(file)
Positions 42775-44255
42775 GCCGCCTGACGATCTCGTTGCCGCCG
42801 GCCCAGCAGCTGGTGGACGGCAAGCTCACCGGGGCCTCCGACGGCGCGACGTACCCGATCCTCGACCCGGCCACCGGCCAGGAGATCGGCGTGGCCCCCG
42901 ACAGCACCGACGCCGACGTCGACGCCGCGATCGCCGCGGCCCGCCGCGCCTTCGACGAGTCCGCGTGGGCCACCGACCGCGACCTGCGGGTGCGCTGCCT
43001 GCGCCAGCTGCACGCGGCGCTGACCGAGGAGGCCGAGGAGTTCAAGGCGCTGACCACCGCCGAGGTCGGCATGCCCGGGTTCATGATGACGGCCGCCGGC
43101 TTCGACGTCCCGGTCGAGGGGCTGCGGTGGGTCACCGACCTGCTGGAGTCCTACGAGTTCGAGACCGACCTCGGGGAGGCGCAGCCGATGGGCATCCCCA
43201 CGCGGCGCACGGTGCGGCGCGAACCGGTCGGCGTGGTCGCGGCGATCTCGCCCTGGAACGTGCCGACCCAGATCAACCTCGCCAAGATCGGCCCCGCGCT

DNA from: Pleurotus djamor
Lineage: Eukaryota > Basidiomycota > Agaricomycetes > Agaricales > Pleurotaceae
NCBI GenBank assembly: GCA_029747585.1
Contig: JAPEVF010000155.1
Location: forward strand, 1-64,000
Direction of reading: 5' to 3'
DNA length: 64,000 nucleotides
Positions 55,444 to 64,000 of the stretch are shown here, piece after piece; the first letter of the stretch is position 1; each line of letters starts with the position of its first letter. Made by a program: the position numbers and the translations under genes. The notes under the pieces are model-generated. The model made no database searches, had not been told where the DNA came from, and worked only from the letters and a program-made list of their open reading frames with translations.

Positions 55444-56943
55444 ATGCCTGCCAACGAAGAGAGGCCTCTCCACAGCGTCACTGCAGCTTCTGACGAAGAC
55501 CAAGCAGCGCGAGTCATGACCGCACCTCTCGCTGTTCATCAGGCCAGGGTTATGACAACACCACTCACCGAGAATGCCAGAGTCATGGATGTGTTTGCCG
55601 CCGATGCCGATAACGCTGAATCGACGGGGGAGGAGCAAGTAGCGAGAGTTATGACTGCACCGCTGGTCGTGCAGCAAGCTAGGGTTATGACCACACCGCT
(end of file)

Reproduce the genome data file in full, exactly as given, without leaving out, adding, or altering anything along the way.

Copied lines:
Positions 42775-44255
42775 GCCGCCTGACGATCTCGTTGCCGCCG
42801 GCCCAGCAGCTGGTGGACGGCAAGCTCACCGGGGCCTCCGACGGCGCGACGTACCCGATCCTCGACCCGGCCACCGGCCAGGAGATCGGCGTGGCCCCCG
42901 ACAGCACCGACGCCGACGTCGACGCCGCGATCGCCGCGGCCCGCCGCGCCTTCGACGAGTCCGCGTGGGCCACCGACCGCGACCTGCGGGTGCGCTGCCT
43001 GCGCCAGCTGCACGCGGCGCTGACCGAGGAGGCCGAGGAGTTCAAGGCGCTGACCACCGCCGAGGTCGGCATGCCCGGGTTCATGATGACGGCCGCCGGC
43101 TTCGACGTCCCGGTCGAGGGGCTGCGGTGGGTCACCGACCTGCTGGAGTCCTACGAGTTCGAGACCGACCTCGGGGAGGCGCAGCCGATGGGCATCCCCA
43201 CGCGGCGCACGGTGCGGCGCGAACCGGTCGGCGTGGTCGCGGCGATCTCGCCCTGGAACGTGCCGACCCAGATCAACCTCGCCAAGATCGGCCCCGCGCT

DNA from: Pleurotus djamor
Lineage: Eukaryota > Basidiomycota > Agaricomycetes > Agaricales > Pleurotaceae
NCBI GenBank assembly: GCA_029747585.1
Contig: JAPEVF010000155.1
Location: forward strand, 1-64,000
Direction of reading: 5' to 3'
DNA length: 64,000 nucleotides
Positions 55,444 to 64,000 of the stretch are shown here, piece after piece; the first letter of the stretch is position 1; each line of letters starts with the position of its first letter. Made by a program: the position numbers and the translations under genes. The notes under the pieces are model-generated. The model made no database searches, had not been told where the DNA came from, and worked only from the letters and a program-made list of their open reading frames with translations.

Positions 55444-56943
55444 ATGCCTGCCAACGAAGAGAGGCCTCTCCACAGCGTCACTGCAGCTTCTGACGAAGAC
55501 CAAGCAGCGCGAGTCATGACCGCACCTCTCGCTGTTCATCAGGCCAGGGTTATGACAACACCACTCACCGAGAATGCCAGAGTCATGGATGTGTTTGCCG
55601 CCGATGCCGATAACGCTGAATCGACGGGGGAGGAGCAAGTAGCGAGAGTTATGACTGCACCGCTGGTCGTGCAGCAAGCTAGGGTTATGACCACACCGCT